Intervention (1987)                                                              Earth 1945 – 2013

Jack the Bodiless (Galactic Milieu #1, 1991)                        2040 – 2054

Diamond Mask (Galactic Milieu #2, 1994)                            2062 – 2077

Magnificat (Galactic Milieu #3, 1996)                                   2078 – 2083

The Many Coloured Land (Saga of the Exiles #1, 1981)     “2110” (6 million years BC)

The Golden Torc (Saga of the Exiles #2, 1982)                   “2110-2111”

The Non Born King (Saga of the Exiles #3, 1983)               “2111”

The Adversary (Saga of the Exiles #4, 1984)                      “2111”

There are five categories of ‘metapsychic‘ powers in the series:
Creativity: the ability to create illusions, change shape and manipulate energy.
Coercion: the ability of to influence or actually mind control other people.
Psychokinesis: (or PK) the ability to move physical objects (e.g. telekinesis, levitation).
Farsensing: the ability to communicate with others and to sense remotely (e.g. telepathy, clairvoyance).
Redaction: the ability of psychic (or physical) healing and mind reading.

I was very impressed the way these powers were defined, detailed and explained, throughout the books.

I liked the style or set-up used in Intervention & the G.Milieu books. Each section starts off in 2113 with Rogatien Remillard (“Uncle Rogi”) writing his memoirs – a biography/history of the Remillard family. Then each chapter is the “chronicle” with other events of that time to fill in the story fully. Rogi himself has minor powers and the self-rejuvenating (or “Immortality”) gene common to some of his family, which allows him to be a witness to the whole time-line. Starting with the peaceful Rogi and his dominating brother, we follow the family line as they develop powers, attempt to bring a form of world peace and the introduction of humans to the alien races of the Milieu. Later the extended family variously threaten or bring together the milieu, as human worlds are settled and many aren’t sure if they want to be part of an alien culture/society. The final stage is the metapsychic rebellion lead by Marc Remillard, and his brother Jon who stands up to him.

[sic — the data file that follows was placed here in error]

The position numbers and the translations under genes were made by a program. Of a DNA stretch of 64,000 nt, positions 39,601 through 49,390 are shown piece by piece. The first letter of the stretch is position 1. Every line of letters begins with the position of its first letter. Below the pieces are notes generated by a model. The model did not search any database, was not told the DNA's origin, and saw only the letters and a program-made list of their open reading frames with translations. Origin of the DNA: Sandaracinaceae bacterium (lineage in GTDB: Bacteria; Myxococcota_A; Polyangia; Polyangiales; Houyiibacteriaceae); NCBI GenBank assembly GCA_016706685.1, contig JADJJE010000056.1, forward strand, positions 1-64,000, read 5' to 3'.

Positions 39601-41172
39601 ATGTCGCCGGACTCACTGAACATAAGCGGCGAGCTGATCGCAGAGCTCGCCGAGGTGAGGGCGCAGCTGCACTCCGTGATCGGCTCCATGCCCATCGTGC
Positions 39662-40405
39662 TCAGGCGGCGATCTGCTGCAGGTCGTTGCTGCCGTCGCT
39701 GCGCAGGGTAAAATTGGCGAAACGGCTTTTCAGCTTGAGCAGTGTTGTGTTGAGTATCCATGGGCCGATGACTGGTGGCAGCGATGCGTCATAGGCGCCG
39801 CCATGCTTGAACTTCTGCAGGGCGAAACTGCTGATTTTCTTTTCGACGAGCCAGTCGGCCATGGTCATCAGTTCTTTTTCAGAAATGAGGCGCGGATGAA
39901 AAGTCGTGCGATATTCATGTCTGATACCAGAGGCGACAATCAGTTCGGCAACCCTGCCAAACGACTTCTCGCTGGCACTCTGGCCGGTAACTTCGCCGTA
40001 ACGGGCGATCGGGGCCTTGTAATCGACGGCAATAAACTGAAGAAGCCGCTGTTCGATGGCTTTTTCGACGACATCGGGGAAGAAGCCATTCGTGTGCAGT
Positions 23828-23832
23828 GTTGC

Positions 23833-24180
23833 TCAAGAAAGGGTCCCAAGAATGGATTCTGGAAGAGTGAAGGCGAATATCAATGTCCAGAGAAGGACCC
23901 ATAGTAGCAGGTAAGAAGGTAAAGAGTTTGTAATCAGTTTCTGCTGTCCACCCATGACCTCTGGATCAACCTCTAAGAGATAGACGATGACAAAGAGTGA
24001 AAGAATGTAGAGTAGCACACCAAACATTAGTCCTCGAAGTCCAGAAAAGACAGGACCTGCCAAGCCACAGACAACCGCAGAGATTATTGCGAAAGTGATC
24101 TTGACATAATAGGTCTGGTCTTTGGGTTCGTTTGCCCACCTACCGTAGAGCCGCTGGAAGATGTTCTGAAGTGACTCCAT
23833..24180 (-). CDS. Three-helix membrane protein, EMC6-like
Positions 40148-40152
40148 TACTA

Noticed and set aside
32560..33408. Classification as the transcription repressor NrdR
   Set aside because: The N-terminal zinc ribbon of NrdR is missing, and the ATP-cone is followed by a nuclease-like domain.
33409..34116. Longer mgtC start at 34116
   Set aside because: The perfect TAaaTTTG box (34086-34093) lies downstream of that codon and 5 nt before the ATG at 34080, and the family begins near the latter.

The Saga books are a straight forward story covering a shorter period of time in detail, primarily from the point of view of  “green group” who came “back” together. Using a one-way time-gate, non-metapsychic humans have been retreating to the pliocene to live a simpler or different life. Once they arrive they find a dual race of exotics (metapsychic near-humans) from another galaxy have crash landed there previously.  The Tanu use technology to boost their minor or latent powers to full operancy, and this also works for humans. They incorporate travellers into their society – sometimes willingly, but often by force and coercion – primarily as a workforce and for breeding stock. The Fivulag are operants (primarily creativity) who regularly fight against the Tanu, but don’t utilise humans. Three of the green group are special – Aiken (latent creativity & PK), Felice (latent coercion & redaction) and Elizabeth (former operant farsense & redact) – because they attain (or regain) full operancy. Aitken wants to rule the world, Felice wants revenge on the Tanu (or anyone else) who try to dominate her, and Elizabeth wants to run away and find peace. The books follow the development of their power(s) and those around them as they overthrow the Tanu and try to build new societies. There are also links to Celtic mythology here – suggesting that the tanu and fivulag relate to the “stories” of elves and dwarves in our human history. It doesn’t blatantly hit you over the head with the idea, but it is a well detailed theme in the background.

I’ve only given a general summary of the books here – it’s easy to find reviews and more detail on the internet. I loved the powers, the explanations and development of human potential, the politics (much more interesting than real world stuff), alien races, the mysteries presented, solutions found and the hints that point to other books in the whole set. There are well visualised settings, interesting and detailed characters, long ranging themes and mysteries, gems of amusement, sadness and joy. There are plenty of suggestions that May had planned her ideas before everything came out, because the Milieu series meshes so well with the earlier written Saga/Exiles. I’d love to read a follow on to the Pliocene Saga!